Gary Brandner, a horror novelist whose trilogy about “The Howling” gave werewolf enthusiasts much to salivate over and inspired the popular fright film series of the same name, died Sept. 22 at his home in Reno, Nev. He was 83.

The cause was esophageal cancer, said his wife, Martine Wood.

In the first installment of “The Howling,” published in 1977, a werewolf colony lives in a small town in California, covertly hiding their carnivore lifestyles among the human population. A reporter, recovering from a mental breakdown, stumbles onto the colony after she and her husband visit the town for a getaway. The husband is seduced by a female colony member and then turned into a werewolf.

“Even with the flood of horror fiction that has been published in the last two decades, there are very few novels of lycanthropy that stand out,” according to the St. James Guide to Horror, Ghost and Gothic Writers. “ ‘The Howling’ is one of these, partly because Brandner constructed a tight, suspenseful plot, partly because he hit upon a novel idea.”

The book was made into a hit 1981 movie, directed by Joe Dante and with a script written by John Sayles and Terence Winkless. The screen treatment was part of an apparent werewolf trend that year in which audiences could also buy tickets to “An American Werewolf in London” and “Wolfen.”

Gary Brandner, author of horror novels, in the 1970s. (Courtesy of Brandner Family )

In the film version of “The Howling,” Dee Wallace played the reporter, and Patrick Macnee portrayed a psychotherapist who hosts a television advice program and hides the werewolf colony behind the facade of his Esalen-style retreat.

The New York Times film critic Vincent Canby described the movie as “a horror-hoot for people who think the height of eroticism is watching people in raccoon coats and bad tempers making love. The thing is that they really aren’t people, but werewolves, and the unique contribution of ‘The Howling’ to the lore of werewolfdom is that werewolves, like other animals, have sex.”

Although the werewolf colony is destroyed at the end of the book and movie, some of its members survive. Mr. Brandner followed the book with two sequels while Hollywood conceived several spinoffs. Mr. Brandner received a screenwriting credit for “Howling II: . . . Your Sister Is a Werewolf” (1985), starring Christopher Lee.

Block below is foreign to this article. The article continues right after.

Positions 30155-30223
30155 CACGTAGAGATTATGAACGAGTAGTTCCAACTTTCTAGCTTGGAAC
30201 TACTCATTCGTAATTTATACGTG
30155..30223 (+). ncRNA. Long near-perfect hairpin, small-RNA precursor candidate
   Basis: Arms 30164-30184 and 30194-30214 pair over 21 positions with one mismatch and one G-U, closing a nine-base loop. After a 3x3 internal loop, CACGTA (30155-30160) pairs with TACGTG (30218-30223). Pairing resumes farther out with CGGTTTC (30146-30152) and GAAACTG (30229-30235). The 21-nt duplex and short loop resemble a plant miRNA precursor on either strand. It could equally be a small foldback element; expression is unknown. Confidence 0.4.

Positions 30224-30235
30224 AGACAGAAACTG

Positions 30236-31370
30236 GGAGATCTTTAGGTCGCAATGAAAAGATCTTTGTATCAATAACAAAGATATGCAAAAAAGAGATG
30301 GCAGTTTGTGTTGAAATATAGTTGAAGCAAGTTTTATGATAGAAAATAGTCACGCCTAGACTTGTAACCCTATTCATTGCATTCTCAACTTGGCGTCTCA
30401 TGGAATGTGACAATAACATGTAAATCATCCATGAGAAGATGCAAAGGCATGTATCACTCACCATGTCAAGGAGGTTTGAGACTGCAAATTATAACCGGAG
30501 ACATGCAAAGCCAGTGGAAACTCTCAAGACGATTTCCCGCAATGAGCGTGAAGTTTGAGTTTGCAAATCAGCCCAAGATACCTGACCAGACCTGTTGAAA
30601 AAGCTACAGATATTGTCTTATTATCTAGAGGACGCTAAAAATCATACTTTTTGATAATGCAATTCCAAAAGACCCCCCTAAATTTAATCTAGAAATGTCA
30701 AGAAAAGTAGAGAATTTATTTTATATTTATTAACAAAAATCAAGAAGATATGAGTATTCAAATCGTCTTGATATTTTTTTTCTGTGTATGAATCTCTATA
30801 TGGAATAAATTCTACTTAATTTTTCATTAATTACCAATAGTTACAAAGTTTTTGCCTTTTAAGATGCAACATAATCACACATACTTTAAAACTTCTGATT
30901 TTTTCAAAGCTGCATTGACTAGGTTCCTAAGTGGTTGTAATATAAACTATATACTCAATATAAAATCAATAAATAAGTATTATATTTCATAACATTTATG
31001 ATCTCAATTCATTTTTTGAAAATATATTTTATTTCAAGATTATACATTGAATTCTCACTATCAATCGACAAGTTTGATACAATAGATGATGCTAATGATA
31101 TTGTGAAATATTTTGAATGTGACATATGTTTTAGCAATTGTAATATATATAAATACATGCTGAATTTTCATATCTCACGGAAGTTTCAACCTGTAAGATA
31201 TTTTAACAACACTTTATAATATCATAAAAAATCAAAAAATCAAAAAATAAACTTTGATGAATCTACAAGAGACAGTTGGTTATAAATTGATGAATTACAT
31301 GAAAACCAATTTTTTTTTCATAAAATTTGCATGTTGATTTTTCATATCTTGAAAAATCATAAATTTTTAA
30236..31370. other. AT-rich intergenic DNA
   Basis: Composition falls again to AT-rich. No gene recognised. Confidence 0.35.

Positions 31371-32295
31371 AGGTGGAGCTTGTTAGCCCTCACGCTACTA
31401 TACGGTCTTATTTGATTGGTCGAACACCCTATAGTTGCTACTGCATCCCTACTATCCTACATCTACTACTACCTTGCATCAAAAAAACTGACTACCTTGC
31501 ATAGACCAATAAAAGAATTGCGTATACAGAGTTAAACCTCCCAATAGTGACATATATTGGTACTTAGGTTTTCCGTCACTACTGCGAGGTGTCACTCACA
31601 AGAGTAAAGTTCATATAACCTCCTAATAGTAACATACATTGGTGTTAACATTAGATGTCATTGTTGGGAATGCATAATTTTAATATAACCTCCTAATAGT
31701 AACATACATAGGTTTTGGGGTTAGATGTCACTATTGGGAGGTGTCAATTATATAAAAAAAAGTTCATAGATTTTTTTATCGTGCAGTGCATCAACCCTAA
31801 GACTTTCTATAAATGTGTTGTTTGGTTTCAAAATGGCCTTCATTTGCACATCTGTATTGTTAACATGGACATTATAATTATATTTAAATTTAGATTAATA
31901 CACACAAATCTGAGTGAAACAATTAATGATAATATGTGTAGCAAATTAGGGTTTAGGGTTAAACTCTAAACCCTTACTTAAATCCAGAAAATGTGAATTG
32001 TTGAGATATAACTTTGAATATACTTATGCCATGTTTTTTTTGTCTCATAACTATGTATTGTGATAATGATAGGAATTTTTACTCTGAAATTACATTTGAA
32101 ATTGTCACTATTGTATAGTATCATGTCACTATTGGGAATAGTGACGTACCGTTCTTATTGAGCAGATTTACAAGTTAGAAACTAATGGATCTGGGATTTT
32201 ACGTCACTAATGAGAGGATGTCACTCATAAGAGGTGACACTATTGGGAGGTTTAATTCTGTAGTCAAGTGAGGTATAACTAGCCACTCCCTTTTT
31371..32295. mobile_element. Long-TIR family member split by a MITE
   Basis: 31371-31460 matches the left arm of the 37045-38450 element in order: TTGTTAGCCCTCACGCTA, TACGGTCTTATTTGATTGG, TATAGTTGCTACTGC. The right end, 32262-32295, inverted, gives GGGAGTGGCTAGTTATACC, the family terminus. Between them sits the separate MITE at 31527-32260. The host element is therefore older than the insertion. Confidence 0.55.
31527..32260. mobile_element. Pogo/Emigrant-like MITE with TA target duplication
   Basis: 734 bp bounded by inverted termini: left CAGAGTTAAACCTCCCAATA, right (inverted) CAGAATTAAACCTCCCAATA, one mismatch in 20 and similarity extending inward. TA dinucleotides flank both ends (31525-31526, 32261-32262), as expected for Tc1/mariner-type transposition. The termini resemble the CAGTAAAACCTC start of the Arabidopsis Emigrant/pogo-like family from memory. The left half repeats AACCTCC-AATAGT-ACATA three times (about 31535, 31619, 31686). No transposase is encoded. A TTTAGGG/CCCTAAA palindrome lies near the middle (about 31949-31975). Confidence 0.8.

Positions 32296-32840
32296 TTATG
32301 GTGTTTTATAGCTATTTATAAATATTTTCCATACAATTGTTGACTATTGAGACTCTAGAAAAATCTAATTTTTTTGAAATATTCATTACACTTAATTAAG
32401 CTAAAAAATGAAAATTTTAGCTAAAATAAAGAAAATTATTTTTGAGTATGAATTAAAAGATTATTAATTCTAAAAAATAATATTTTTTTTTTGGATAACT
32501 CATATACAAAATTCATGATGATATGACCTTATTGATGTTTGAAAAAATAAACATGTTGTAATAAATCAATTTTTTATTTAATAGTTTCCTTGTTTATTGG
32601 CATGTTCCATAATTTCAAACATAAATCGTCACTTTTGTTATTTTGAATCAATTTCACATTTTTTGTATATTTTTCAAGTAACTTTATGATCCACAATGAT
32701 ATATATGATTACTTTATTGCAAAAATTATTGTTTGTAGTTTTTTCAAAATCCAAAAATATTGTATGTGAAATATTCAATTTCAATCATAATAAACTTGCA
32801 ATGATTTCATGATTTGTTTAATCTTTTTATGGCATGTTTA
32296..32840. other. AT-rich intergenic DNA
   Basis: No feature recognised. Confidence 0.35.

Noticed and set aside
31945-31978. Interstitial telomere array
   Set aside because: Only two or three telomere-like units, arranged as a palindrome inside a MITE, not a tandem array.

Mr. Brandner’s other books included “The Beezlebub Business” (1975), about a psychic investigating a satanic spy network; “Quintana Roo” (1984), a zombie story set in Mexico; and “Cameron’s Closet” (1987), in which a young boy’s night fears create a real-life monster. The last was made into a film in 1988.

Gary Phil Brandner was born May 31, 1930, in Sault Ste. Marie, Mich., and grew up around the country following his father on his career as a forest ranger.

The younger Brandner was a 1955 journalism graduate of the University of Washington in Seattle. While employed as a technical writer in the aerospace industry, he sold his first story to Ellery Queen’s Mystery Magazine in 1969. With the success of “The Howling,” he switched from mysteries to horror and became a full-time writer.

Survivors include his wife of 25 years, Martine Wood of Reno. His earlier marriages to Paula Moon and Barbara Nutting ended in divorce.

“More than twenty years as a writer has taught me that you had better kiss security goodbye,” he once told the reference guide Contemporary Authors. “No more paid vacations, sick leave, health insurance, Christmas bonuses. In return you get to create your own fictional world, reward the good guys, and punish the bad as doesn’t always happen in real life.”

Because he thought a writer’s life dull, Mr. Brandner said he often felt obligated to embellish accounts of his own life. His biographical blurbs mentioned him fighting sharks in a coral reef and oil fires in Saudi Arabia. Neither was true.